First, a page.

Standard Article

Dioxin-Like Compounds, Screening Assays

Environment: Water and Waste

  1. Nigel J. Bunce,
  2. John R. Petrulis

Published Online: 15 SEP 2006

DOI: 10.1002/9780470027318.a0811

Encyclopedia of Analytical Chemistry

Encyclopedia of Analytical Chemistry

How to Cite

Bunce, N. J. and Petrulis, J. R. 2006. Dioxin-Like Compounds, Screening Assays. Encyclopedia of Analytical Chemistry. .

Author Information

  1. University of Guelph, Ontario, Canada

Publication History

  1. Published Online: 15 SEP 2006

Abstract

A dioxin-like compound (DLC) is a halogenated aromatic compound that has toxicological properties similar to those of the reference toxicant 2,3,7,8-tetrachlorodibenzo-p-dioxin (TCDD). The DLCs include other halogenated dibenzo-p-dioxins and dibenzofurans (especially those that are chlorinated in the 2-,3-,7-, and 8-positions), and coplanar polychlorinated biphenyls (PCBs). They associate with the aryl hydrocarbon receptor (AhR) protein, and share some biological end-points with TCDD, notably the induction of Phase 1 monooxygenase enzymes. Because DLCs normally occur as complex mixtures in environmental and biological samples, it is common to refer to the TCDD equivalent concentration [toxic equivalence (TEQ)], which is obtained by summing for each congener its actual amount or concentration by an empirical toxic equivalency factor (TEF). Conventional analysis of DLCs by gas chromatography/mass spectrometry (GC/MS) is cumbersome and expensive, and much attention has been given to developing bioassays that will yield a measure of the TEQ in a single determination. Many such bioassays are mechanism-based, meaning that the assay end-point is one of the steps along the pathway of the mechanism of action.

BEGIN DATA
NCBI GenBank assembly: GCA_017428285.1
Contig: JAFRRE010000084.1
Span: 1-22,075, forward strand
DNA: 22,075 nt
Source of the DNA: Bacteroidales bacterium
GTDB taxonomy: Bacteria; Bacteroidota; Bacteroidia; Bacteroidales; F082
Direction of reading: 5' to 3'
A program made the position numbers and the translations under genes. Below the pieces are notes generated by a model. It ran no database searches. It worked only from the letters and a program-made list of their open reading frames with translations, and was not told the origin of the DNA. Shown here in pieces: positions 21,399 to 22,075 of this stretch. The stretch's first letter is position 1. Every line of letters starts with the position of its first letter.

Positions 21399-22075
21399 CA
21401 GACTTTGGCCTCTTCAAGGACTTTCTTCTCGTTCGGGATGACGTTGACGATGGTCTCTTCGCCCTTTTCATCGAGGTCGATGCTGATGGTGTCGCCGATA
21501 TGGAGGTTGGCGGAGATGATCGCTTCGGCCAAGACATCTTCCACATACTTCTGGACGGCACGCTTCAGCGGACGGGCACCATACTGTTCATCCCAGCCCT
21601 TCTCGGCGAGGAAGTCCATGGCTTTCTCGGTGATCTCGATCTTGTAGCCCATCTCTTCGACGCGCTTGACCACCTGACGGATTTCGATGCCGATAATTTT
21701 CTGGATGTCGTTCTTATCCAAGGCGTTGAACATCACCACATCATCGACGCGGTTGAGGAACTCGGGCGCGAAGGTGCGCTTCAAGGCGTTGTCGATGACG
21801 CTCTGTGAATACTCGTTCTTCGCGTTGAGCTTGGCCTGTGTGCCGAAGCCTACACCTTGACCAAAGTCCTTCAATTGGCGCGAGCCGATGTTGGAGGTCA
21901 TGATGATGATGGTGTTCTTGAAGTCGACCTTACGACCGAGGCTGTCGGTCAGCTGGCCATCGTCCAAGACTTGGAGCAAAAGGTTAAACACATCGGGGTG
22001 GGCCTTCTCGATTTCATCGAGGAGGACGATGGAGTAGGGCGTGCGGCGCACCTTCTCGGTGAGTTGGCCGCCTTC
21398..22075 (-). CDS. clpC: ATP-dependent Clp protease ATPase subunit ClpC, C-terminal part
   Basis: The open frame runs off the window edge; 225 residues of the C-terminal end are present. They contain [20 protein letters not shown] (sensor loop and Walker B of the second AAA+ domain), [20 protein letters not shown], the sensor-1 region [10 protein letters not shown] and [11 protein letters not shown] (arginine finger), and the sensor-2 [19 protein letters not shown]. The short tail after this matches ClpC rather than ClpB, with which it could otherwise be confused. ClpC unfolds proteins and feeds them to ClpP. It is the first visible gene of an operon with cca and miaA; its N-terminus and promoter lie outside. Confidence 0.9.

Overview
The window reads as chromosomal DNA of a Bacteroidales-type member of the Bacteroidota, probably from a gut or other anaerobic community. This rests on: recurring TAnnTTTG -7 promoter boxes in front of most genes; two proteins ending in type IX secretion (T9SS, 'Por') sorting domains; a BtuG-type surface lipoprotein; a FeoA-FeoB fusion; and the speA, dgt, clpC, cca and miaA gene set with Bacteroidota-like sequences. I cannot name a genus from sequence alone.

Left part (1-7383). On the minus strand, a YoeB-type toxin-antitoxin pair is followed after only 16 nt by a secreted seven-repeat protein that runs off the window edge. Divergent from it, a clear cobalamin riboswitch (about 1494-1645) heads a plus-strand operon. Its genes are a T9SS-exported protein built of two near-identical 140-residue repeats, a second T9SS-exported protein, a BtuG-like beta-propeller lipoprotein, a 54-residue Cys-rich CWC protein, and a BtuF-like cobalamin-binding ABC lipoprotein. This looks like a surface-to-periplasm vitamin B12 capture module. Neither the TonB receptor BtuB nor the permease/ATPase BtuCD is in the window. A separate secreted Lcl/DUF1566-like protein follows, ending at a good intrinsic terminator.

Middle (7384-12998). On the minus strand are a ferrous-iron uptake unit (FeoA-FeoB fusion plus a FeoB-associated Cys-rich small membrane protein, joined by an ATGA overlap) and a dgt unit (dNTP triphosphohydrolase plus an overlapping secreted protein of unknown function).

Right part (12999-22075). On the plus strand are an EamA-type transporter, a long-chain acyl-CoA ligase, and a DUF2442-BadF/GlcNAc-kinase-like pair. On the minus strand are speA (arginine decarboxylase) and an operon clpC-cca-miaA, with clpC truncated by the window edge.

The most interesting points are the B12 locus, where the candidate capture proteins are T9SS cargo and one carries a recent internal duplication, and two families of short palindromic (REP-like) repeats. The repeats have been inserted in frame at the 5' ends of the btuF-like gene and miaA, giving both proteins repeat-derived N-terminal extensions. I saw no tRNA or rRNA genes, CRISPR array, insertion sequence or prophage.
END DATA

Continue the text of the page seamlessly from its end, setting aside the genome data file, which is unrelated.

This article begins with an overview of bioassay methods in general, pointing out similarities and differences between chemical assays and bioassays, before describing particular assays that have been developed for DLCs. Among mechanism-based assays, AhR binding assays are well established, and are useful because they include the dioxin-like activity of both productive and unproductive compounds. In assays based on subsequent stages of the mechanism of action, unproductive substances can antagonize the responses of productive compounds, a phenomenon that is explicable in terms of target molecule antagonism, in which the AhR protein is the target molecule.

Immunoassays for DLCs have recently received much attention; although their spectrum of cross-reactivity does not always correlate well with TEFs, there has been important recent progress in terms of the sensitivity and detection limit (DL) of these assays. Finally, early life stage bioassays are becoming increasingly important as research has revealed the toxicological effects of DLCs during development.